How to Use Meditation to Reduce Anxiety

How to Meditate to Reduce Anxiety

More than a decade of research has found that meditation reduces anxiety and stress, and the results can be life-changing. Prolonged anxiety can impact your entire body, and has been associated with depression, poor digestion, increased risk of heart attacks and a weakened immune system. 

So how can you use meditation to reduce anxiety and get on a path toward better health and well-being?

Simple breathing exercises to combat panic attacks

Panic attacks can be frightening. You may experience shaking, sweating, nausea, intense fear, a racing heart and even chest pain. The calm, mindful state provided by meditation is likely out of reach in these moments. Yet, basic meditation techniques can be effective in coping with a bout of severe anxiety.

First, remove yourself from the stressful situation to whatever extent is possible. Then, practice deep, measured breathing. Guy Joseph Ale, the founding president of Lifespan Seminar, provides a simple breathing exercise to help you manage stress. You may find that a calming mantra also assists in clearing your mind while also guiding the duration of each breath. 

Make sure to practice slow, deep breathing before a panic attack sets in. That way, you’ve already trained yourself to deal with the situation. Many meditation apps such as Calm and Breethe include useful breathing exercises to get you started.

Self-guided meditation to reduce anxiety

Even if you don’t suffer from anxiety attacks, you may still suffer the physical and emotional effects of anxiety. In fact, you can become so used to feeling “stressed out” that you just accept it as your normal state. This acceptance is especially pernicious in that the harm to your body still occurs and has, in fact, become chronic.

So what meditation techniques can you use to reduce daily anxiety?

Find quiet time alone.

Make time for your self-care. An hour is wonderful, but if all you have is fifteen minutes—use it! Turn off your phone and seclude yourself from interruptions. Draw the blinds and reduce light levels. Create as much of a cocoon as you can for yourself. If external noises such as traffic distract you, consider turning on soothing music at low volume.

Make yourself comfortable.

Lying down may seem tempting, and maybe you could use a nap. But a part of using meditation to reduce anxiety includes learning how to practice mindfulness and moderate your stress while awake. A comfortable chair, pillows on the floor or to prop you up in bed, or a meditation pillow can each help. Find your best, most comfortable fit.

Relax with measured breathing.

Slow, measured breaths help calm your entire body. Inhale slowly and deeply through your nose, hold that breath for a moment, and exhale through pursed lips. If you become at all light headed, adjust your breathing pattern until that sensation subsides. Practice taking breaths from your lower chest and belly, also known as diaphragmatic breathing.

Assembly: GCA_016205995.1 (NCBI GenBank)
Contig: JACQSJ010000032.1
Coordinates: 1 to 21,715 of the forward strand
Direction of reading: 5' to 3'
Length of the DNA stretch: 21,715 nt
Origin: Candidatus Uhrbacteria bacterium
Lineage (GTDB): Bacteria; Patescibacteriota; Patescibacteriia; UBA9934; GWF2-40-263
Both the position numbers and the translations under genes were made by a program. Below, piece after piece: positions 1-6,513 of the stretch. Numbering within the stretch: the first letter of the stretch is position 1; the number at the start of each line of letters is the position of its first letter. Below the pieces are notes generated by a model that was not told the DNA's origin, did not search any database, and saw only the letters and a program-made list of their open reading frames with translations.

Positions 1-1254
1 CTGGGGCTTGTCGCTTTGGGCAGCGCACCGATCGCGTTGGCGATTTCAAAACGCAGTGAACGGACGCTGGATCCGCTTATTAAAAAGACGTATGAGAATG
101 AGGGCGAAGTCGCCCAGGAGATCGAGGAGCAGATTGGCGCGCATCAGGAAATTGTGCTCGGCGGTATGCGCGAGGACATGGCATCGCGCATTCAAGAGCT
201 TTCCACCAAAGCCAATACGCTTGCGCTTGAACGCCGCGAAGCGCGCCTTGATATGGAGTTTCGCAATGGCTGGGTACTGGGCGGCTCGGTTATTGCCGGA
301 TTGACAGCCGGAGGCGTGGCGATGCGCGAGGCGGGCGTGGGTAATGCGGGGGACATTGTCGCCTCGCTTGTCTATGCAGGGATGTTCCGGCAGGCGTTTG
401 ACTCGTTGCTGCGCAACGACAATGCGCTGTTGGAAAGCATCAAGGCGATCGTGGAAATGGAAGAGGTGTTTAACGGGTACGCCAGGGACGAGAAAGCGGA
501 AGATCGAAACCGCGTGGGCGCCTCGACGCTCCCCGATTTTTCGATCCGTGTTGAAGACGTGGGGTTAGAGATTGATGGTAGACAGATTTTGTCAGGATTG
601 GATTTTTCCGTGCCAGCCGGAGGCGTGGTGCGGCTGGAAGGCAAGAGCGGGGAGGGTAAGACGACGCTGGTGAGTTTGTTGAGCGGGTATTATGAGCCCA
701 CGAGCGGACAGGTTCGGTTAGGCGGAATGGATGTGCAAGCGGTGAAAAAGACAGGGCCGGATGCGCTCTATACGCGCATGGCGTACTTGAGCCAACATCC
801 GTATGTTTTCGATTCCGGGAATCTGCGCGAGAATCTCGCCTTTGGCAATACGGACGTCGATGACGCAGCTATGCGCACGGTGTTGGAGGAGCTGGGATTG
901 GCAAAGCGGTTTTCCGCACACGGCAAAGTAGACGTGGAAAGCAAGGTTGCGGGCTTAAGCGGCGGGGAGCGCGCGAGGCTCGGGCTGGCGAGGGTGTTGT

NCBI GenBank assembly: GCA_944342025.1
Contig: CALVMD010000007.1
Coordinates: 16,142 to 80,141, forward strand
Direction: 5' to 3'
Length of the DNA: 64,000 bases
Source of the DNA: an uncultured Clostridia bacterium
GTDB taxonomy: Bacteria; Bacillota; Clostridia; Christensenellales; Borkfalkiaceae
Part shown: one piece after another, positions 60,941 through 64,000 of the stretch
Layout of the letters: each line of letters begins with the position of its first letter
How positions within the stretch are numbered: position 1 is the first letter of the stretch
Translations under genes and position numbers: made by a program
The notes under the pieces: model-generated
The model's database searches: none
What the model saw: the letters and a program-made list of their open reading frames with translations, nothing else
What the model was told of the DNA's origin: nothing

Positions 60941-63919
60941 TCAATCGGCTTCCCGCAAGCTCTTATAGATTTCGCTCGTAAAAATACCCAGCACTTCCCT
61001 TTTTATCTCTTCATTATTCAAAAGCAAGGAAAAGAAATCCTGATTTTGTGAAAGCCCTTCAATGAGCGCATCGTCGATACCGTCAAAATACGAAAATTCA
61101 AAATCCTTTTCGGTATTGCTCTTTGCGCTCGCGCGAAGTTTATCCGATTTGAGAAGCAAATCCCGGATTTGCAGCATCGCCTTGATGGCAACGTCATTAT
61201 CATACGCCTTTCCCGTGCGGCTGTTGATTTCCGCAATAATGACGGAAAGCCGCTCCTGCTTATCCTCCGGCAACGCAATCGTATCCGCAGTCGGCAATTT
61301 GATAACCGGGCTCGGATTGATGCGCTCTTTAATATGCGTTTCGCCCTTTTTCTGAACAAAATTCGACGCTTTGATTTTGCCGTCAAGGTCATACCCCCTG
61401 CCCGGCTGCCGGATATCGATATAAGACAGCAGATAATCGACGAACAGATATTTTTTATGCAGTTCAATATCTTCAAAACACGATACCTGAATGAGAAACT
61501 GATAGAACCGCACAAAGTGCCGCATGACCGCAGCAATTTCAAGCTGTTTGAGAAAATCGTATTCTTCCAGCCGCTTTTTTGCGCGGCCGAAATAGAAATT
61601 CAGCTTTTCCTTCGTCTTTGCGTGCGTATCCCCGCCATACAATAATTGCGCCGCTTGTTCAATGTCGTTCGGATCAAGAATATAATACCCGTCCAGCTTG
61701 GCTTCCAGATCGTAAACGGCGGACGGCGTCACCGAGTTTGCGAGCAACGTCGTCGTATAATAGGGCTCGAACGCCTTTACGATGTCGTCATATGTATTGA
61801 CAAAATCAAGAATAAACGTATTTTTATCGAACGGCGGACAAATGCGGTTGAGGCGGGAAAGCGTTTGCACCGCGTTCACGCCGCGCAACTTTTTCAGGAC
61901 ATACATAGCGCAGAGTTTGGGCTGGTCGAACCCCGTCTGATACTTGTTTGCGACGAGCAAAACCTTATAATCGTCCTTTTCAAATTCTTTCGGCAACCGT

Consider using visualization techniques.

After a minute or two, you may find plans, outcomes and other thoughts entering your mind. Simply put, these are worries. You want to be rid of them at the moment, and this is where visualization comes in handy. Visualize—that is, imagine—whatever calms you. It may be a tranquil lake, forest retreat or ocean waves washing across the shore in time with your breath. Not only do such images help alleviate anxiety, but they move your mind away from worries.

How do I know when I’m finished meditating?

Even seated upright, you may still drift to sleep. Then, you will likely awake within seconds or a few minutes. You may feel immediately charged and even hyper-aware. Don’t fight it. Continue your day, and follow the same steps again tomorrow. Even if you don’t fall asleep, your body tells you when you are replenished.

If you are on a tight schedule, setting some form of timer—on your mobile device, for instance—may be necessary. Just be certain that any form of alarm is gentle and soft. For additional information as you build a regimen, see How Long Should You Meditate?

Is that it? Did I just meditate?

Yes!

With these steps as your guide, you have performed a basic meditation to reduce your anxiety levels. Practiced regularly, you will do more than relieve stress in the moment. You will gain the skills to reduce anxiety in the long-term.

Guided meditations to reduce stress and increase mindfulness

Some beginners find self-guided meditation frustrating and simply give up. Please don’t let that happen to you. Too much is at stake, and you can find tools to help guide you. The best meditation apps provide features for anxiety relief, mindfulness, sleep assistance and more. For the meditation beginner, maybe the best feature is guided meditations. Trained mindfulness coaches and meditation experts walk you through meditations lasting from just a few minutes to an hour or more. They do so with kind voices, gentle sounds and even relaxing visuals to get you started. Many offer programs specifically geared toward anxiety relief.

Defeating anxiety is within your grasp. Meditation provides one of the best tools in helping you reduce stress, gain mindfulness and get started on the path toward a healthier, happier life without the pain of anxiety.

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